Tencor scandal options backdating
Although pricing the options below current prices required the company to report a compensation charge under "well-settled" accounting principles, former KLA officials avoided reporting the charges by falsely documenting that the options had been granted on an earlier date, according to the complaint.
The backdated grants "resulted in materially misleading disclosures," the SEC asserted.
In 1972, a new revision (APB 25) in accounting rules resulted in the ability of any company to avoid having to report executive incomes as an expense to their shareholders if the income resulted from an issuance of “at the money” stock options.
In essence, the revision enabled companies to increase executive compensation without informing their shareholders if the compensation was in the form of stock options contracts that would only become valuable if the underlying stock price were to increase at a later time.
Options backdating is the practice of altering the date a stock option was granted, to a usually earlier (but sometimes later) date at which the underlying stock price was lower.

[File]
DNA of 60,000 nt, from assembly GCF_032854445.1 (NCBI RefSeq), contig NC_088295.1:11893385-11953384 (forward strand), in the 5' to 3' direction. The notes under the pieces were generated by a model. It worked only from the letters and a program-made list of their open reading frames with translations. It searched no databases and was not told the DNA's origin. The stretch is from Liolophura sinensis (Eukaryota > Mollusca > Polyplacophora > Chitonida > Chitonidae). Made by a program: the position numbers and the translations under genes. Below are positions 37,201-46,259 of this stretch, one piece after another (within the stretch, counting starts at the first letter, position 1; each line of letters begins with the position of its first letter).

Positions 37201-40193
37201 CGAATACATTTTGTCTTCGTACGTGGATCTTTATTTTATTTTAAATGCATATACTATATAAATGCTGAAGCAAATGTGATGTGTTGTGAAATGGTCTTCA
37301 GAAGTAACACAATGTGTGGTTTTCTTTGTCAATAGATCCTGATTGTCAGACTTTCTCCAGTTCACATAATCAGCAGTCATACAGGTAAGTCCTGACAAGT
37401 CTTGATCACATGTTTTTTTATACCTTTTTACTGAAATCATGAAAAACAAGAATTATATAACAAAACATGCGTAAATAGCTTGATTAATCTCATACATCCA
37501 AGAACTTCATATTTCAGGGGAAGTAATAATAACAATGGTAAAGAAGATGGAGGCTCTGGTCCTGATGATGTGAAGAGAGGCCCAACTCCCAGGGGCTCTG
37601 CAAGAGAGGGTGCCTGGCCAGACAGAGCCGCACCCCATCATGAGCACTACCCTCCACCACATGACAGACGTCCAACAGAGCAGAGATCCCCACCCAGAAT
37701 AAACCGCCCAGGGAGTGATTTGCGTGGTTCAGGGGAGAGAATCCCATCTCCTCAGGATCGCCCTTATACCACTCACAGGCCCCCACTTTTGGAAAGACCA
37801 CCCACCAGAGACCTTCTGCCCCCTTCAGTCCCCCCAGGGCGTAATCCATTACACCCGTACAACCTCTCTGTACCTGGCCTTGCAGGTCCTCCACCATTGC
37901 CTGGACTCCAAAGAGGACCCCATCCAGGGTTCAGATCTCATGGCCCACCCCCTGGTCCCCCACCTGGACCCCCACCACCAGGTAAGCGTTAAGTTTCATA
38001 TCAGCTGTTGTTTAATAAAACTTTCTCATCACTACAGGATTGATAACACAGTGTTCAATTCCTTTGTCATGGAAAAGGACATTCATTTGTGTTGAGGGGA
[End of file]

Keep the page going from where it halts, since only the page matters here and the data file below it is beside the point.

This is a way of repricing options to make them valuable or more valuable when the option "strike price" (the fixed price at which the owner of the option can purchase stock) is fixed to the stock price at the date the option was granted.
The SEC’s opinions regarding backdating and fraud were primarily due to the various tax rules that apply when issuing “in the money” stock options vs.
Stephen Taub, | USJuly 26, 2007 The Securities and Exchange Commission has charged that KLA-Tencor Corp., and its former chief executive officer, were involved in an illegal scheme to backdate stock option grants. The SEC charged that since 1997, the semiconductor equipment company concealed more than 0 million in stock option compensation by providing employees and executives with potentially lucrative "in-the-money" options while secretly backdating the grants to avoid reporting the expenses to investors. Schroeder, the former CEO, repeatedly backdated options between 19, and once in 2005, even after he received advice from corporation counsel that retroactively selecting grant dates without adequate disclosure was improper.It claimed that the company overstated net earnings in fiscal years 1998 through 2005 by as much as 156 percent.In a separate complaint, the SEC charged that Schroeder repeatedly engaged in backdating after becoming CEO in 1999, including pricing millions of dollars worth of in-the-money options awards to himself.The agency’s machinery has been clicking along a bit faster lately, and yesterday the Commission announced that it was filing backdating-related charges against semiconductor company KLA-Tencor and its former CEO Kenneth Schroeder.The routine backdating schemes overstated KLA-Tencor’s net income in fiscal years 1998 through 2005 by as much as 156 percent.